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Arsenal’s ‘fan tokens’ crypto ads banned in latest ASA rulings

Arsenal Football Club crypto ads among those hit with ASA ad bans

Arsenal Football Club, Kopparberg and Blackpool Pleasure Beach are just some of the brands slapped with an Advertising Standards Association (ASA) ad ban in the watchdog’s latest ruling roundup.

The ASA has published 25 of its recent rulings, with cryptocurrency ads, influencer marketing and alcohol promotions top of the hit list.

Arsenal Football Club was called out as a prime offender of rule-breaking cryptocurrency ads amid the ASA’s increasing crackdown in the space. In August, Arsenal was investigated for ads offering crypto fan tokens and two online ads were banned, one of which included text that stated ’$AFC in now live $CHZ’ and another that included information about the benefits of an Arsenal Fan Token.

Despite the second ad including a disclaimer about the risks of crypto, the ASA said Arsenal’s ads didn’t make clear a fan token is a crypto asset that needed cryptocurrency payment. The ruling also found the ads to trivialize the currency and didn’t clearly state the risks.

Along with Arsenal, the online money transfer platform Skrill was penalized for its crypto ads, deemed to take advantage of consumers’ inexperience and not showing the risks.

On the alcohol front, the ASA upheld complaints against Cider of Sweden-owned Kopparberg for a radio ad that implied alcohol made people popular and for casting people who looked under 25.

Leeds brewery The Lowcal was slapped for a paid ad on rugby player Adam Cuthbertson’s Instagram page claiming the booze was nutritional. The ASA also banned ads from beer snorkel brand The Chop Shop after the City of Durham Parish Council complained its beer funnels encouraged excessive alcohol consumption and featured people who looked under 25.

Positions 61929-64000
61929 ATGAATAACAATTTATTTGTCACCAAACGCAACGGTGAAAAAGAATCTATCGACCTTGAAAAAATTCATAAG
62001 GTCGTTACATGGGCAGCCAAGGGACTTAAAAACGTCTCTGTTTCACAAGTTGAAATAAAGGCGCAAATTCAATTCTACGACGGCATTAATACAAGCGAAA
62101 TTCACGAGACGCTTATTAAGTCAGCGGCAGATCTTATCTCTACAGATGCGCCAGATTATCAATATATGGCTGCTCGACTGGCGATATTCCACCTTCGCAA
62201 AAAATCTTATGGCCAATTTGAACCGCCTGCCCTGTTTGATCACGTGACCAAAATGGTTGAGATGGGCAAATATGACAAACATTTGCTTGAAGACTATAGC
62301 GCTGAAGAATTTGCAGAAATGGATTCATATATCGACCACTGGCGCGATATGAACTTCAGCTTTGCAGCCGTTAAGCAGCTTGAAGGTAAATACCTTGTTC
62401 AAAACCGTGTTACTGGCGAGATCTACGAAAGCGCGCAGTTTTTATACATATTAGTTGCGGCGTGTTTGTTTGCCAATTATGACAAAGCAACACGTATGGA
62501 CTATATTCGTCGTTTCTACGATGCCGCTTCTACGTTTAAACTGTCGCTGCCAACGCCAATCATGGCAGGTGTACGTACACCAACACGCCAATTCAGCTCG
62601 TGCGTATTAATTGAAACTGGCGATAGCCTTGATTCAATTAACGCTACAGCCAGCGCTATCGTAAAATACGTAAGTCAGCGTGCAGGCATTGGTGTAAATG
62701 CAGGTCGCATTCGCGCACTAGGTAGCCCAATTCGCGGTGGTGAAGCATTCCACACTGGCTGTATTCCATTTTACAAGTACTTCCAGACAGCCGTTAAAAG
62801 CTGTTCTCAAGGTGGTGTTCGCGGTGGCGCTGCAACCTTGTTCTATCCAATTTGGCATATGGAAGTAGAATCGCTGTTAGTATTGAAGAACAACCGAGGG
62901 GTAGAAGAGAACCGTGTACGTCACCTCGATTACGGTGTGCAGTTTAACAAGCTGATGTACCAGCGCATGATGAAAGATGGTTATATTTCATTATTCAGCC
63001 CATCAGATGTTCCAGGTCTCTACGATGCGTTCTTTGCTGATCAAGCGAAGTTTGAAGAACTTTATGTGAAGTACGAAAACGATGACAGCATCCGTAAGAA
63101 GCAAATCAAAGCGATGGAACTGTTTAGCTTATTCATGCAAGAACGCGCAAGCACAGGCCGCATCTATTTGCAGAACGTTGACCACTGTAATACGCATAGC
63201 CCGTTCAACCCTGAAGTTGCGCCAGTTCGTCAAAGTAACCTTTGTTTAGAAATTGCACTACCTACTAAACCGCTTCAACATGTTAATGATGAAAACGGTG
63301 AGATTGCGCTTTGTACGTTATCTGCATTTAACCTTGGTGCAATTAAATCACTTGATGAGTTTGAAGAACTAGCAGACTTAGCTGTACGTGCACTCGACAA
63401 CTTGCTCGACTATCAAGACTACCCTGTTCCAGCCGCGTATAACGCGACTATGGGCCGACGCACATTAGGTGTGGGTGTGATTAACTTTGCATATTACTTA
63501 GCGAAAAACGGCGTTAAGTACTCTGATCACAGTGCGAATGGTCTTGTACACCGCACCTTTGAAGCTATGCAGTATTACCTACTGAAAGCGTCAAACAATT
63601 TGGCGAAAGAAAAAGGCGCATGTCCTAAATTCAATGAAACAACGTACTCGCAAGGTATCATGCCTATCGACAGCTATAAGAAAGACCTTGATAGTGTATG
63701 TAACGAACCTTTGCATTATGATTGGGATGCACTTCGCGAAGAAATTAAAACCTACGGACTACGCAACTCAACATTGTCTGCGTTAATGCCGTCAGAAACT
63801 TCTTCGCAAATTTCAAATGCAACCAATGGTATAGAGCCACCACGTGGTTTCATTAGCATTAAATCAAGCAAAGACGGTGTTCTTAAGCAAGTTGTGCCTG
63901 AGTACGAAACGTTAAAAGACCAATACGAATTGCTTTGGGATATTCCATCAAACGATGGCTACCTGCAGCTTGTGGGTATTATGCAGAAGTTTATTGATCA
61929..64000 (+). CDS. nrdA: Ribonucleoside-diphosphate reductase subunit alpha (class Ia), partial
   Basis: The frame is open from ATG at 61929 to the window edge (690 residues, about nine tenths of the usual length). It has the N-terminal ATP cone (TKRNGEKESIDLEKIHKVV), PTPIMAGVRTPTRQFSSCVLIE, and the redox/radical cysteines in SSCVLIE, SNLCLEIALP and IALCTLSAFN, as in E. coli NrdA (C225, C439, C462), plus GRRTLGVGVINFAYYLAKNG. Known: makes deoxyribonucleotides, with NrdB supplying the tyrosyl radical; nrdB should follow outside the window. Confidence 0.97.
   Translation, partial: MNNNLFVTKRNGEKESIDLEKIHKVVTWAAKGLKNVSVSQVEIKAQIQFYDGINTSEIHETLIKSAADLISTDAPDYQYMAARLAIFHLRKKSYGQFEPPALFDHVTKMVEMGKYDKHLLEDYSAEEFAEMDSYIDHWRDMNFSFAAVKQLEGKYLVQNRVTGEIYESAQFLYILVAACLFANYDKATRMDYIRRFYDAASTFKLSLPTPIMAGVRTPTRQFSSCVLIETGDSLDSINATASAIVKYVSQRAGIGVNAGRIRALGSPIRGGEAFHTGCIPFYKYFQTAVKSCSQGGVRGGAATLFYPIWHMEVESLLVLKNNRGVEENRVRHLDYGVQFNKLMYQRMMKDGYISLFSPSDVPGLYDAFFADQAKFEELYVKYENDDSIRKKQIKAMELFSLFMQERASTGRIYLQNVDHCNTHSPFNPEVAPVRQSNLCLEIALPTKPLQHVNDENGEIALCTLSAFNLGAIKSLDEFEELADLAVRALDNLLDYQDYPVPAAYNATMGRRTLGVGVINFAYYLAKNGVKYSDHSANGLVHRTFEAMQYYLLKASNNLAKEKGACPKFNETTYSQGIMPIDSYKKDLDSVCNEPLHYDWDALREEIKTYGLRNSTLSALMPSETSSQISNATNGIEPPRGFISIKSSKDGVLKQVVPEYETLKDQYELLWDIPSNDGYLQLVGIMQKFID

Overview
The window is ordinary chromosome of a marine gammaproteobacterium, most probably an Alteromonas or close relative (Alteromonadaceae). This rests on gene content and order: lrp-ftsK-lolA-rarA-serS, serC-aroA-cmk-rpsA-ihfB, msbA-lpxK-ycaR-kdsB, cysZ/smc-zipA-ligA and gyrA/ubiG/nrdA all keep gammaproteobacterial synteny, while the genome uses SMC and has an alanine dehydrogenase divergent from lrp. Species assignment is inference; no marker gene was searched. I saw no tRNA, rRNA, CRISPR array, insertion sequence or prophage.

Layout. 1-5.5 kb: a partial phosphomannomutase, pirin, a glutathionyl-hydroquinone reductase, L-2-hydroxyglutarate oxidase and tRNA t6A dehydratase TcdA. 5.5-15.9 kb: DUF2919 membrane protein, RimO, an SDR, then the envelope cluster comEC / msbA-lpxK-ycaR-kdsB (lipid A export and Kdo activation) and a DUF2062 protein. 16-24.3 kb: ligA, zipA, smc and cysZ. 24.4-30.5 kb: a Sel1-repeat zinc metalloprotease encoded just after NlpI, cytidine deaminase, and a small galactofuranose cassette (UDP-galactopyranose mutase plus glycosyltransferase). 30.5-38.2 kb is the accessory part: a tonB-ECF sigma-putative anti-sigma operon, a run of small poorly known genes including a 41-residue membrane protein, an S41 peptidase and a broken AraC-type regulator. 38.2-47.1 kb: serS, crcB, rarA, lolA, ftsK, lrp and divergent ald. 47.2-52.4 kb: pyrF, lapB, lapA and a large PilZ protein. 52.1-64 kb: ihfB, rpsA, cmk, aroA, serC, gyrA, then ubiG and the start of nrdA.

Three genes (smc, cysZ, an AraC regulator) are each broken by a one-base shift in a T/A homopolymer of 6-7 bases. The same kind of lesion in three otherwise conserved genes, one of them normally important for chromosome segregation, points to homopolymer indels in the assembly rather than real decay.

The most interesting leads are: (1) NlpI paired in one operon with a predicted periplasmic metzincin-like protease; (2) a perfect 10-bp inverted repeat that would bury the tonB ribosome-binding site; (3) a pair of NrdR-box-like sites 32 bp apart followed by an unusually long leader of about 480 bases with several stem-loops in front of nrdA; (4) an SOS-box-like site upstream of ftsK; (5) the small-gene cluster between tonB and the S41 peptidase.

In April, the ASA issued a warning to influencers that it would name and shame accounts not properly labeling ads. In its latest roundup, influencers Charlotte Dawson, Chloe Ferry, Jamie Genevieve and SR2AN were added to its ’name and shame’ list for falling foul of rules for promotional content.

The ASA upheld complaints from three companies accused of objectifying women. Clothing retailer Jigsaw came under fire for an email that the ASA said sexualized and objectified women, meanwhile the takeaway delivery service The Food Home had an ad banned for being “likely to cause serious or widespread offense” by objectifying women. Four complaints were upheld against JMAC, a construction machinery retailer, for a paid-for Facebook post that objectified women.

The ASA came down hard on rapid transformational therapy (RTT) ads in 2021, with two practitioners – Nirasha Ramlugan and More Than Enough – facing ad bans. A Nirasha Ramlugan Facebook ad claimed RTT could cure infertility and discouraged treatment for a condition that needed medical supervision, meanwhile More Than Enough had ads claiming RTT could cure conditions.

Schuh, H&M-owners HM Hennes Mauritz UK and Popsoda all escaped rulings for ads that were deemed to feature unhealthily thin models.

Disturbing imagery is another area the ASA investigates. Blackpool Pleasure Beach was hit with 26 complaints, which the ASA upheld, about a Halloween billboard branded “inappropriate and distributing” for kids. Norfolk Dinosaur Park on the other hand dodged an ASA ruling for a poster deemed to be inappropriate for young children.

Other rulings

  • An ad from Magnatech Technology that suggested magnet technology would reduce carbon emissions in a boiler was banned for being misleading

  • The ASA banned a BT ad guaranteeing a broadband speed of 60Mbps

  • Frozen yogurt brand Yolé Global Pte had an Instagram ad banned for an unfair promotion

  • The hut.com-owned online retailer lookfantastic.com had an email ad banned for misleading claims over potential discounts for hair products

  • Gutter cleaners Ben’s Gutters was penalized for a leaflet appearing to be from a local tradesperson when Ben’s Gutters is a national brand

  • We Buy Any Car avoided a ban after ads claiming a branch is ’usually no more than 15 minutes away’ were cleared by the ASA

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